So far we have learned that the Mudarabah is a fixed term investment contract whereby the Rab Al Maal (capital provider) hands over 100% of the capital to the Mudarib (the entrepreneur or the expert) to enable it to carry out the agreed investment activity by using its expertise for a certain fixed period of time upon the completion of which the Mudarib is required to return the original capital along with the share of the Rab Al Maal’s profit to it.
Well, this is a normal situation and every day thousands of Mudarabah transactions must be getting completed successfully between the parties. One glaring example is the Mudarabah-based time deposit accounts with Islamic banks all around the world which are paid out on maturity and the agreed share of the actual profit is distributed to them upon the completion of the Islamic bank’s profit cycle.
How is a Mudarabah transaction treated in an abnormal situation? This article shall cover the adverse circumstances in a Mudarabah transaction.
If the Rab Al Maal in a Mudarabah transaction has become aware that its Mudarabah investment is suffering a loss, it can unilaterally terminate the Mudarabah contract regardless of the fact that the Mudarabah maturity date has arrived or not.
This is on the Shariah ground that when part of the capital has been lost, the Mudarib is not in a position to continue to put it to work effectively and achieve the result projected by it in the business plan due to the absence of complete funds that were originally assigned to it. If the Rab Al Maal does not act decisively, it will suffer the loss of the entire Mudarabah capital and the Mudarib shall not be liable to bear any part of the loss since it did not contribute to the Mudarabah capital. However, this Shariah position is subject to the condition that the Mudarib has not been negligent in managing the Mudarabah investment and that it was beyond the Mudarib’s control to avoid the loss situation.
If a certain circumstance arises where the entire Mudarabah capital is lost due to a genuine reason (such as a global business meltdown in the current coronavirus situation), and that the loss is beyond the Mudarabah capital, the Shariah principle is that the Rab Al Maal shall not be responsible for the loss beyond the original capital invested by it since the Mudarabah is a limited liability entity. In this situation where the claims from the creditors exceed the Mudarabah capital, the excess amount shall be the responsibility of the Mudarib since it exceeded the entity’s commitments beyond the Mudarabah capital.
Another adverse situation where the Mudarabah gets terminated is upon the death of the Mudarib (if it is an individual) or the liquidation of the Mudarib (if it is an entity). This is because the Mudarabah contract is similar to a contract of agency or, at least, it includes the element of agency, and as per Shariah principles, an agency contract is terminated upon the death or insolvency of the agent.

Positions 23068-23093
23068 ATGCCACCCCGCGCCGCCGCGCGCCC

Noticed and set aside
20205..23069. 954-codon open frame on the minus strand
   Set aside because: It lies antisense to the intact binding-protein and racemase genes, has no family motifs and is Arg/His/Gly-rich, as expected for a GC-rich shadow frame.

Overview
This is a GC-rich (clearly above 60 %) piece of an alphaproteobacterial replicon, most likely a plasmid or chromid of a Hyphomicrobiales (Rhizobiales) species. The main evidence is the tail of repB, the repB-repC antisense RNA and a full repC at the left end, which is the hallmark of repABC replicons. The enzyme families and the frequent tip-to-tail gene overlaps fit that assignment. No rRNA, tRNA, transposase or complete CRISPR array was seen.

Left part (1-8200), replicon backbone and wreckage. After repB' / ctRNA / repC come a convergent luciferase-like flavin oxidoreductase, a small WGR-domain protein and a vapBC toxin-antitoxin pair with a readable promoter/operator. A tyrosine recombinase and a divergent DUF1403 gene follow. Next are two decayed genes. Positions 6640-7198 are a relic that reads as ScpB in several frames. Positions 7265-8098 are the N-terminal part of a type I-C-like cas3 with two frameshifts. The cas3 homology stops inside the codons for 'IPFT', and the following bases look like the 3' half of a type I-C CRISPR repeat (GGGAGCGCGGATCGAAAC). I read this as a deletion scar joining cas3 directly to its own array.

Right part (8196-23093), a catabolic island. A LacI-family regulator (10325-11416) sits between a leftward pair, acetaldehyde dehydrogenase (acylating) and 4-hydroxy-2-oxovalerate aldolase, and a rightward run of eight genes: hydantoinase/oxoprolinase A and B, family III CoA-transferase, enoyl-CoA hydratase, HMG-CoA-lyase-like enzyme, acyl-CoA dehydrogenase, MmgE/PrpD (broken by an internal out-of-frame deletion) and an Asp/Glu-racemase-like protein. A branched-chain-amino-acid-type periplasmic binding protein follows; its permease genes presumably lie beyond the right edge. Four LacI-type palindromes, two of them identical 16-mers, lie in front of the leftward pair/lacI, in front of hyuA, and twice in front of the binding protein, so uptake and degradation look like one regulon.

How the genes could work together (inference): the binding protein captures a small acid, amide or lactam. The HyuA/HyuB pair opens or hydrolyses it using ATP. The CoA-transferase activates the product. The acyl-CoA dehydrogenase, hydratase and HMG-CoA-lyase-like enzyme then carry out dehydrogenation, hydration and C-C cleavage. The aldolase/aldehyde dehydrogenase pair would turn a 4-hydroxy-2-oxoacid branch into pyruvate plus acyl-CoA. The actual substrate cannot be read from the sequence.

What shall be the position of a Mudarib in case of a loss in a Mudarabah investment? First of all, in a loss situation, the Mudarib does not have any right to claim compensation of any kind for its time and effort in managing the Mudarabah affairs. Remember, the content of article 82 adequately covered that the Mudarabah is partnership only in profit and as such, if the Mudarabah investment did not result in a profit, the Mudarib shall not bear the adverse outcome but at the same time it will also not get any monetary benefit for its efforts, no matter how extensive they may be.
If the Mudarabah suffered a loss owing to the Mudarib’s negligence, the Shariah principles require it to return the entire amount of the capital to the Rab Al Maal. Some Shariah scholars go to the extent of seeking the Mudarib to also pay the Rab Al Maal’s share of profit projected by the Mudarib in the business plan based on which the Rab Al Maal had made a decision to spare the requested Mudarabah capital. This is because in this situation, the Mudarabah capital and the projected profit gets transformed into a debt on the Mudarib. Negligence will be considered to have occurred if the Mudarib is found to have acted outside the scope of the Mudarabah contract that it entered into with the Rab Al Maal.
What precautionary measure can be taken by a Rab Al Maal before releasing the Mudarabah capital? Shariah principles allow a Rab Al Maal to seek a guarantee or collateral from the Mudarib equal to the Mudarabah capital in order to ensure the Mudarib’s proper performance. However, such security can only be enforced in the case of misconduct or negligence by the Mudarib. If the loss occurred due to no negligence from the Mudarib, the Rab Al Maal will have to release the guarantee or collateral to the Mudarib without any deduction. This is fair play and this is the economic justice in Islam.
The views and opinions expressed in this article are those of the author and do not necessarily reflect the opinions of the Dubai Islamic Economy Development Centre, nor the official policy or position of the government of the UAE or any of its entities. The purpose of this article is not to hurt any religious sentiments either consciously or even unwittingly.
Sohail Zubairi is the senior advisor with the Dubai Islamic Economy Development Centre. He can be contacted at [email protected]
Next week: I will continue to bring out some other interesting points on Mudarabah for IFN readers.